I love IPAs. I love barrel-aged beers. I have not been crazy about barrel-aged IPAs.
I think my biggest issue with oak-aged IPAs is that for my palate, the flavor profiles work against each other to a detriment. I love rich, hoppy aroma/flavor, but it’s essentially competing for the same taste buds as the vanilla-oak of the aging process. To me, it’s easy to get sweet and alcohol flavors from both and they just end up beating each other up.
Phlux Capacitor may have slightly changed my opinion.
I was initially impressed with the smell because I was actually able to get an array of different notes, especially the fact that for the first time, a barrel-aged beer actually enhanced the primary characteristic of the brew in question. In this case, I felt like the oak did service to the citrus flavor of the hop, filling my nostrils with hearty wood and notes of orange and lemon zest. Normally for a barrel-aged beer, I don’t care as much because thick impressions of vanilla/bourbon/etc. mix well with porters, stouts or anything of that nature. But with this beer, it only seemed to make it sweeter. At times I got confused whether I was smelling oak or the hops … and that was good. I was also able to easily discern chocolate (probably from the wood) and caramel (from great balancing of the malt/hops).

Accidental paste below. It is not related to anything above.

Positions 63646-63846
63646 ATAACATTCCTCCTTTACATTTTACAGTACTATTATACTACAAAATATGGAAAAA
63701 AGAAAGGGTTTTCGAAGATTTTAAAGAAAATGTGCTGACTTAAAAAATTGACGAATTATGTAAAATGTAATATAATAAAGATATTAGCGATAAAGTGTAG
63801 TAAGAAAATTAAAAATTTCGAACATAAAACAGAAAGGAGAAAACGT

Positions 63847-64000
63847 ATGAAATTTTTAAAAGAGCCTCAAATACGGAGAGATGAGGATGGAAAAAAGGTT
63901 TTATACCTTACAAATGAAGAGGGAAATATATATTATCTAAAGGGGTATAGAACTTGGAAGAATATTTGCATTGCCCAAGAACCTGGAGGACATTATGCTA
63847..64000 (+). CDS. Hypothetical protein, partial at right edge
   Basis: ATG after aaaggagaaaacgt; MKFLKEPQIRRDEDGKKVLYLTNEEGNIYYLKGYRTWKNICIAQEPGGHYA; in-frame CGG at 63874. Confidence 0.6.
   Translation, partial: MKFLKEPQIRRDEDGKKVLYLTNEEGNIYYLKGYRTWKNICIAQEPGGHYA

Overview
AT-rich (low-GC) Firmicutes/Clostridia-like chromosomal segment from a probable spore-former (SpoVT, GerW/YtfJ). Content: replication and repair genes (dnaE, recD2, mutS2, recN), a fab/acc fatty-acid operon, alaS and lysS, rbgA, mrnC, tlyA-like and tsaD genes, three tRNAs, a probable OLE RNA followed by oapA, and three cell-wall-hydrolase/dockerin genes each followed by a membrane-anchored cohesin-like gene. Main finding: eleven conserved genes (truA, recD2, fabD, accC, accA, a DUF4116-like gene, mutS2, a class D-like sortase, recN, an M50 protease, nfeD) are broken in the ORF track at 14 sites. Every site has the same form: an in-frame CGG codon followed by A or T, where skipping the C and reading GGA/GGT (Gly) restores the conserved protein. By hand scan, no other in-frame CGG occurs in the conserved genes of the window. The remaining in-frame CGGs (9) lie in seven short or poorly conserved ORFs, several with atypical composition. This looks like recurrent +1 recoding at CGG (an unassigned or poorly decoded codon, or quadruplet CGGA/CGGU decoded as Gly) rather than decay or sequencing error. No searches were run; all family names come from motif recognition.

In order of flavors, I was able to find a chocolate malty sweetness (more of that great balance), then the oak from the barrel and then piney bitterness from the hops. This was a combination superior to what I found from Great Divide’s oak-aged double IPA, which seemed to rely more on oak than anything else. With Terrapin’s version, I’m easily able to find the hoppy IPA characteristics and the oak flavors, which adds up to a very smooth, high ABV beer. Honestly, at 9.8 percent, I don’t know if I was able to ever really tell whether or not the alcohol was impacting my ability to taste the beer. That’s a really good thing.
Hit the jump for my Rate That Beer sheet.